Day 5: Roque Nublo circle walk

Description of the walk from the Discovery Gran Canaria Website: ‘Sergio, the taxi driver you will be familiar with by now, takes you on a short ride to the picturesque village of Ayacata, the starting
Cruz de Tejeda to Tejeda ICruz de Tejeda to Tejeda ICruz de Tejeda to Tejeda I

The "Window", a rock formation.
point of your walk. After about 1.5 hours you reach “Roque Nublo” (Cloud Rock), a place of worship of the ancient natives and the most important landmark on Gran Canaria. Here you feel an almost mystic atmosphere. During a break at the base of this impressive monolith you will enjoy breath taking views. You descend through the lovely valley of “Lomo de Aserrador” and then continue the walk past the “Cross of Timadaba” and then back to Tejeda on another beautiful path. (Walking time approx. 5.15 h, distance approx. 15km, ascent/descent +440m/-690m, grade 6-7)’

The first part of the walk went along a scarcely used track that was partly overgrown, but once I got close to the Roque Nublo one could see that paths were used more often again. The Roque Nublo itself is just amazing, it is a huge monolith overlooking the surrounding valleys. Its surroundings resemble lunar landscape. I spent considerable time just sitting on one side of the monolith and enjoying the view. Again I was fascinated by the natural spectacle of the clouds rising on one side of the ridge in the northeast of the valley and disappearing on the other side. It is as
Cruz de Tejeda to Tejeda IICruz de Tejeda to Tejeda IICruz de Tejeda to Tejeda II

View toward Tejeda, with the clouds crouching up from the northeastern side of the ridge.
if an evil wizard was sitting on the other side, trying to send his evil forces to the adjacent valley, but being fought by a good wizard who is sitting in the other valley. Sometimes the evil wizard seems to be at an advantage and clouds descend into the valley a bit further, but then the good wizard becomes stronger again, and clouds withdraw again towards the top of the ridge.

Day 6: Artenara to San Pedro (Valley of Agaete)

Description of the walk from the Discovery Gran Canaria Website: ‘A taxi gets you to Artenara, the start of today´s walk. From here the trail descends along the Tamadaba forest and two lakes. In San Pedro, a small village at the north end of the beautiful valley of Agaete, you will be transferred by taxi to hotel El Cabo in Puerto de las Nieves. (Walking time approx. 5.0h, distance approx. 15km, ascent/descent +200m/-1200m, grade 6-7)’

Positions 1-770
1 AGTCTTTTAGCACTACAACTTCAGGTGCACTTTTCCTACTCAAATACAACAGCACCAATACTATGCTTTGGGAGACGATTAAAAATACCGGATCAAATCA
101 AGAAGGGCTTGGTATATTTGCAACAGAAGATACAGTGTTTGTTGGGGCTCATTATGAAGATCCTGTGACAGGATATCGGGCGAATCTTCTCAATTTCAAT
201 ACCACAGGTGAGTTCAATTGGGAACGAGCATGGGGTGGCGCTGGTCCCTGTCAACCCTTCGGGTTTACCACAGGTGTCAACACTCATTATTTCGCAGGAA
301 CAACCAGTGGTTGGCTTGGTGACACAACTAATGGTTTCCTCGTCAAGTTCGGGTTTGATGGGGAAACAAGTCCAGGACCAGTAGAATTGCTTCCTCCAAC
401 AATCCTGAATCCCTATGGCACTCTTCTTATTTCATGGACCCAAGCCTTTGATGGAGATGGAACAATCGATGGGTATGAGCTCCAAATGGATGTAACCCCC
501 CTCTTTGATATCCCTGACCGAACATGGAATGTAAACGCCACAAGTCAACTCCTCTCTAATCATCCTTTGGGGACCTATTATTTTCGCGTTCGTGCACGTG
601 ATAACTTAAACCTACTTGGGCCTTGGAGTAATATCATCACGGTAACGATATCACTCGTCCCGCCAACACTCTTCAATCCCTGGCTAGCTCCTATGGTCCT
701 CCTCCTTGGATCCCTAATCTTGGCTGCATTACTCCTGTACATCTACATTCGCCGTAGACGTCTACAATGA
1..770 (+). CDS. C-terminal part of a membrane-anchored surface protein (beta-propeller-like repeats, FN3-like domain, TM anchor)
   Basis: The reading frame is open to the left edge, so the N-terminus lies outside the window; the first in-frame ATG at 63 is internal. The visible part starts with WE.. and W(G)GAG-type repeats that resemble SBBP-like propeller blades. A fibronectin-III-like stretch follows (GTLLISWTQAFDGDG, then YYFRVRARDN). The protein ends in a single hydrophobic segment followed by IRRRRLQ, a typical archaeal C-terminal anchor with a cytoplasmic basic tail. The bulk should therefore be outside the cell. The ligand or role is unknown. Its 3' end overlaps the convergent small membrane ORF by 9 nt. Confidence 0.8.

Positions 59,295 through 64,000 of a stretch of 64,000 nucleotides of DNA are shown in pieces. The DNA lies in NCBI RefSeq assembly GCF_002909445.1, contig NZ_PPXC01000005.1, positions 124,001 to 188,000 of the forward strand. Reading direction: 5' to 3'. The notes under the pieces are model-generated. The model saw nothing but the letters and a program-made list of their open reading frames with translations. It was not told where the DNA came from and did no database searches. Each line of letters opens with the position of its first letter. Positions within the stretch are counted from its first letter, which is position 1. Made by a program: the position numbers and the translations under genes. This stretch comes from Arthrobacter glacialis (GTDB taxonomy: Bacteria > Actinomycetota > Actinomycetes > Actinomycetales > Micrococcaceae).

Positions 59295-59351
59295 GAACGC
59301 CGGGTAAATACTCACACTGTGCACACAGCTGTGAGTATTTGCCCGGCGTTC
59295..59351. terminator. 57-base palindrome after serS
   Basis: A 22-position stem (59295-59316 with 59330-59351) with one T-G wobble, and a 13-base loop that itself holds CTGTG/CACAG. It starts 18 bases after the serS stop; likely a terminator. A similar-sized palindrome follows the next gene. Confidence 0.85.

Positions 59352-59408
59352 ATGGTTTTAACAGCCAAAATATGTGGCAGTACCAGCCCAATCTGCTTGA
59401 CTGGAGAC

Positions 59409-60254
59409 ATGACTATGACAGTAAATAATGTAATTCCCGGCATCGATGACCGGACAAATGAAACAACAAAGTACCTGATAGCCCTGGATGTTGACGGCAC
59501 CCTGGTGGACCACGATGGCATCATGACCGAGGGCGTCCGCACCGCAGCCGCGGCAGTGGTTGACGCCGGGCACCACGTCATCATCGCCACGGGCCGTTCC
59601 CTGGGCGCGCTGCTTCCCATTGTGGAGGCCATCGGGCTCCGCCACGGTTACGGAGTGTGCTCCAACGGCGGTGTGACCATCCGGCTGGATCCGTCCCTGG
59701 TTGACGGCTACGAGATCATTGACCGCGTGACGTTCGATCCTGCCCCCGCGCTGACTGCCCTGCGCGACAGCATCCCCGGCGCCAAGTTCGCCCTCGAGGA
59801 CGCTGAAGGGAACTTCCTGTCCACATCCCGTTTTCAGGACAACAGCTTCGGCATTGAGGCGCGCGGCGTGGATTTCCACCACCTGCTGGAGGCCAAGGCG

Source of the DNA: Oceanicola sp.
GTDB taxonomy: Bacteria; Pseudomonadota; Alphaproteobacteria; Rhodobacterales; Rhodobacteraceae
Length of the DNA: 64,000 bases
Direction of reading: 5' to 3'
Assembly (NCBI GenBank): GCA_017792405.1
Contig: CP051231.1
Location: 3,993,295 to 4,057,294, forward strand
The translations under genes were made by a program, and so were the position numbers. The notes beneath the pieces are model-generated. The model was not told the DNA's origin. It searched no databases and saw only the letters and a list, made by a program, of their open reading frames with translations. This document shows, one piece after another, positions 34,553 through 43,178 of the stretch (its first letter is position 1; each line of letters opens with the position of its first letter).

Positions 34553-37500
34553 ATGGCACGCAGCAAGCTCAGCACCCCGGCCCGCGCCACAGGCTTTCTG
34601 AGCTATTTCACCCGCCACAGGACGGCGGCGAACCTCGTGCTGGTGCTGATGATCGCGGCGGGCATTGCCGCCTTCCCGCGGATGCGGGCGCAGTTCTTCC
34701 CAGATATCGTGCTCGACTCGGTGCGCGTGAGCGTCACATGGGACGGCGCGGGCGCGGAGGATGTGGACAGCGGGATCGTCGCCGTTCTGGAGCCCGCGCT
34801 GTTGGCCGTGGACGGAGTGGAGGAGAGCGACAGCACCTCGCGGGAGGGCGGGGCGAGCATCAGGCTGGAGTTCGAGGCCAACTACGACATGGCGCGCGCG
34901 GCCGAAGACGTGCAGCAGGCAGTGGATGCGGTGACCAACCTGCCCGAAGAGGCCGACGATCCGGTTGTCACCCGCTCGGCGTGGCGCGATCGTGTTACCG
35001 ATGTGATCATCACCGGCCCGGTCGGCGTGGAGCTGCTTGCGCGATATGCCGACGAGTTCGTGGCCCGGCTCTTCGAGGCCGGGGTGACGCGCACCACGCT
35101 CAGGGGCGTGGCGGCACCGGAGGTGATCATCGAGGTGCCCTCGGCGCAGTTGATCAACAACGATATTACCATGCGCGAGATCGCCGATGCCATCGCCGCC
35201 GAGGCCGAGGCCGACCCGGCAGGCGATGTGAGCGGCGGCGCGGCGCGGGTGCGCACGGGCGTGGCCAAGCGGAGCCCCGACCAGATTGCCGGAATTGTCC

This was the first day that started in pretty bad weather. I walked straight into the clouds, drizzle, and wind when I started off in Artenara. But the weather improved quickly, and once I had reached the two lakes at the edge of Tamadaba forest
Cruz de Tejeda to Tejeda IIICruz de Tejeda to Tejeda IIICruz de Tejeda to Tejeda III

View towards Roque Nublo.
the sky was blue again. After Tamadaba forest I entered a long descent towards Agaete, with beautiful views of the valley and the ocean. In San Pedro I had some nice fresh juice, then a taxi took me to my hotel in Puerto de las Nieves, an old fishing village.

The next day I had a super lazy day. I spent the morning reading on the roof top terrace of the hotel and the afternoon in the spa of one of the hotels in town, enjoying another massage and some time in the sauna.

For Thursday and Friday I rented a car. On Thursday I slowly drove down south on a road that runs along the cliffs of Parque Natural de Tamadaba in the west of the island, where there is one stunning view after the other. From there I continued down to the south coast of the island and drove along the coast towards Maspalomas. The south coast is the area of tourist ghettos, and there is one horrible hotel next to the other. I have to say I was glad that I had only gotten there to have a quick look and not stayed any longer.
Cruz de Tejeda to Tejeda IVCruz de Tejeda to Tejeda IVCruz de Tejeda to Tejeda IV

Clouds from the northeast crossing my way.
The worst place was probably the beach itself. I went to Playa del Inglés, the long beach in the east of Maspalomas. The beach itself is wonderful. It is golden, flat, and there are sand dunes that make you feel like you were in the desert, the Dunas de Maspalomas. However, the beach is crowded with people who lie there all day. And mind you, the water is not exactly warm and it is often very windy there. So it is not exactly a pleasant place to lie in. There are also quite a few areas of the beach where people swim naked. I would not call myself prudish, but seriously, there are some things I need not see.

I went for a two hour walk along the beach and into the dunes. When I returned to my car I got a shock. I wanted to put something back into my backpack, so I opened boot. Oh no. My backpack was gone! Of course I had not left anything valuable in it, but still, someone had broken into my car. The weird thing was that I could not see any signs of it being broken into and also it
Tejeda to Artenara ITejeda to Artenara ITejeda to Artenara I

View into the valley of Tejeda.